Alleging an unfair process, the attorney for a recent Edina High School graduate charged with several sexual assaults at the University of Wisconsin-Madison said Wednesday he will appeal his client’s expulsion from the school.
A UW-Madison disciplinary committee found 21-year-old Alec R. Cook “responsible for violating university student conduct policies related to a crime of violence” and has accepted the university’s recommendation of expulsion, school spokeswoman Meredith McGlone said Tuesday.
Cook, who was placed under “emergency suspension” from the school last fall as the allegations against him mounted, has until March 24 to appeal. Cook, a 2014 Edina graduate, was majoring in real estate and urban land economics.
“We are assuredly appealing this decision,” attorney Chris Van Wagner said in a statement Wednesday.
“It seems that the Wisconsin [Department of Transportation] affords more due process when it seeks to take away a driver’s license than the UW Madison is giving Alec Cook here in seeking to deprive him of his entire educational future,” the statement continued.
Van Wagner pointed out that no accusers went before the committee, which prevented Cook’s defense from challenging any of the allegations.
The attorney also noted that the committee vote was 2-1 in favor of expulsion, “despite a very low standard of required evidence.”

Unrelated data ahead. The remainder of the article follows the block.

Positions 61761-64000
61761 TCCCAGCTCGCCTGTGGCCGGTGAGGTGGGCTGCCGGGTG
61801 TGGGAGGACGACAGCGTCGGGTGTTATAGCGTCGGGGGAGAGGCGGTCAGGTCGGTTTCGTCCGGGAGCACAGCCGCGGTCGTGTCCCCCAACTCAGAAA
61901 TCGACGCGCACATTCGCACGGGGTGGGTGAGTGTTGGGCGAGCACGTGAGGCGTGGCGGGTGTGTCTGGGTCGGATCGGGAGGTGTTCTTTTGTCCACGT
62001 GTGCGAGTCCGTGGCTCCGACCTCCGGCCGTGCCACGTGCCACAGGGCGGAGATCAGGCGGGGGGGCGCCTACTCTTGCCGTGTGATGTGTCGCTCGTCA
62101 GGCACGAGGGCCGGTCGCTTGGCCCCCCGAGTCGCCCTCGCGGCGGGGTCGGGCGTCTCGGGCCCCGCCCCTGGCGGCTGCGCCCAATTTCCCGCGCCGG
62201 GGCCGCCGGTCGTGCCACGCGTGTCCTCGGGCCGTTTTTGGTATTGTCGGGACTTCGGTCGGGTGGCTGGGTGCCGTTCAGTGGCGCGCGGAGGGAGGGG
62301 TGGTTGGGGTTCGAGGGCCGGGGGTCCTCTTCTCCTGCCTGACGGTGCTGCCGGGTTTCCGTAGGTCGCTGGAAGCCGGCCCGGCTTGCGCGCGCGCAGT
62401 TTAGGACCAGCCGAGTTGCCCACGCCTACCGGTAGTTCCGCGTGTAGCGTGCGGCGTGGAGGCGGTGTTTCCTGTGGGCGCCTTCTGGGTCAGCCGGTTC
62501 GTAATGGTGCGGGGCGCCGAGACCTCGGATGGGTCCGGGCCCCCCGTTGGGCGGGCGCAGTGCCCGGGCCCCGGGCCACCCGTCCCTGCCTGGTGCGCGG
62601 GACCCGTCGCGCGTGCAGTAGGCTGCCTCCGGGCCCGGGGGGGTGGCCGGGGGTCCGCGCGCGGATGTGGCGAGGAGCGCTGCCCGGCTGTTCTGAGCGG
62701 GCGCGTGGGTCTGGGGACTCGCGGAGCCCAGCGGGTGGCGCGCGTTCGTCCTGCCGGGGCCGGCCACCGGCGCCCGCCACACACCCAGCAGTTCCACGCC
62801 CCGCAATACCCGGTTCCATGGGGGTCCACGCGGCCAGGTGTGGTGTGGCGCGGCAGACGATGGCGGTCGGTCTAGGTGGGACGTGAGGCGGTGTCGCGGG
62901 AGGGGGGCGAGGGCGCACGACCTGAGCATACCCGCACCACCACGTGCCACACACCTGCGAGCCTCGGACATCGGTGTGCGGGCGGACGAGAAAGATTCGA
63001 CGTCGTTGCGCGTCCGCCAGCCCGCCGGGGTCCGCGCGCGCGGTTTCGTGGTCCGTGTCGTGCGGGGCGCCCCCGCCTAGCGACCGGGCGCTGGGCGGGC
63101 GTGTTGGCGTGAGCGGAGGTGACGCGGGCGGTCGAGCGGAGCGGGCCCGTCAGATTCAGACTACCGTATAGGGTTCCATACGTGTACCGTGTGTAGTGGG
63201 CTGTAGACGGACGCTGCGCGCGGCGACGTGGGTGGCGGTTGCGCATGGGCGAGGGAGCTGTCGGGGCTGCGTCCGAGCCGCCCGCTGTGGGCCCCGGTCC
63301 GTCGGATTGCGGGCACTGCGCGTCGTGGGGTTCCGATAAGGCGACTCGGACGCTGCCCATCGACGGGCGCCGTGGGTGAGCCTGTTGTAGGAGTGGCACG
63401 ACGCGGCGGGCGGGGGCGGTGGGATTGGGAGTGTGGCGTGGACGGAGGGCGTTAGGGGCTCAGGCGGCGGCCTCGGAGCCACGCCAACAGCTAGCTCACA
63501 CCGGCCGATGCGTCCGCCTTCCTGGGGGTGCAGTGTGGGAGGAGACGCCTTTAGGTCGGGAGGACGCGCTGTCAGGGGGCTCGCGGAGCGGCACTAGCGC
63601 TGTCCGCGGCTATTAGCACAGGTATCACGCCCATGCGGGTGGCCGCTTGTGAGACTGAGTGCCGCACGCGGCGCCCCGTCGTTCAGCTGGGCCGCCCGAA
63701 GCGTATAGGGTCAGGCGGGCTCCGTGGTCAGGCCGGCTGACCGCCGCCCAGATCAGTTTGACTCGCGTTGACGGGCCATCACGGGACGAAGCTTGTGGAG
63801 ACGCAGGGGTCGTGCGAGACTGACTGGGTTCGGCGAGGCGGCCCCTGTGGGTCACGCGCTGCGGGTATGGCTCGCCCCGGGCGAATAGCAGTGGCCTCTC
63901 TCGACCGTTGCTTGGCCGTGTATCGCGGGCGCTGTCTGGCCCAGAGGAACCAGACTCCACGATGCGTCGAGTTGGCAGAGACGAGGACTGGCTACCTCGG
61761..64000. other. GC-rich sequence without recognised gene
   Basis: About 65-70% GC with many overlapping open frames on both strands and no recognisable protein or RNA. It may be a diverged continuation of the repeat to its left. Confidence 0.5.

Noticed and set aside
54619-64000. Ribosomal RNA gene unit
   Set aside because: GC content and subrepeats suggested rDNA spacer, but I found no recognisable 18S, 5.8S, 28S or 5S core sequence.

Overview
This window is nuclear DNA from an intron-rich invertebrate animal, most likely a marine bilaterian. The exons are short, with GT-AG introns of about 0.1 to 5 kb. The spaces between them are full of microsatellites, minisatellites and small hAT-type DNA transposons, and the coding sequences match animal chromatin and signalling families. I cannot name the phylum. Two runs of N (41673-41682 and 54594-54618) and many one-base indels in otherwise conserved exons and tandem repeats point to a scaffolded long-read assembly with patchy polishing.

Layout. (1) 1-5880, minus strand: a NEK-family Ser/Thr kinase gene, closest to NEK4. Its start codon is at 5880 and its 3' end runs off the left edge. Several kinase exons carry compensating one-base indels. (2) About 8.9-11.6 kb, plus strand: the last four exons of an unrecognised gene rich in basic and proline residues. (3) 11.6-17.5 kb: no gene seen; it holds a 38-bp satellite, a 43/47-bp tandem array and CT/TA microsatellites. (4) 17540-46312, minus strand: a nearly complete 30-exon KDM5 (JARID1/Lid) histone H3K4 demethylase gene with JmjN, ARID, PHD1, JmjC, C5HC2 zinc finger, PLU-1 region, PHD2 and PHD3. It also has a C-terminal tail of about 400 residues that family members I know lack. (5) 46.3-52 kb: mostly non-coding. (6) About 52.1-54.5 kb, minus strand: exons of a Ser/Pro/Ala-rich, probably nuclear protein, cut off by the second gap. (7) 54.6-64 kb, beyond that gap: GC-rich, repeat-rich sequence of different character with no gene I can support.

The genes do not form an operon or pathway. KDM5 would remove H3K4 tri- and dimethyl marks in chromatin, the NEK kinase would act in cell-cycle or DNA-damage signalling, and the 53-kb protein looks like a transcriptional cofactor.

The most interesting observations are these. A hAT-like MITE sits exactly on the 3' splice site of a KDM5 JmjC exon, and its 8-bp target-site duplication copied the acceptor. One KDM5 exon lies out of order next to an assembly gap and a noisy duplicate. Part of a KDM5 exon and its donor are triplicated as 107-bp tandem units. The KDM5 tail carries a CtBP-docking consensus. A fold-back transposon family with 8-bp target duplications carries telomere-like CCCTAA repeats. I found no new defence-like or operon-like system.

Van Wagner said that the split vote “shows that the separate criminal case is not strong.”
Cook has pleaded not guilty, and Van Wagner has said that the sexual encounters were all consensual.
Many colleges around the country, under pressure from the federal government to aggressively pursue discipline in connection with sexual assault allegations on campus, are getting pushback from the accused in the form of lawsuits or appeals of their decisions.
Cook was charged in October with multiple counts of sexual assault, spanning from March 2015 to October 2016, after a woman said he assaulted her on Oct. 12 in his apartment. He was arrested in October and released after posting bail in mid-December.
The charges say Cook knew his five accusers because they had been in class together or had met socially. In some of the cases, the women began a consensual relationship with him.
But according to the criminal complaint, those encounters with him quickly changed. Prosecutors say that one woman told investigators she was sexually assaulted over several hours and strangled to the point of near unconsciousness.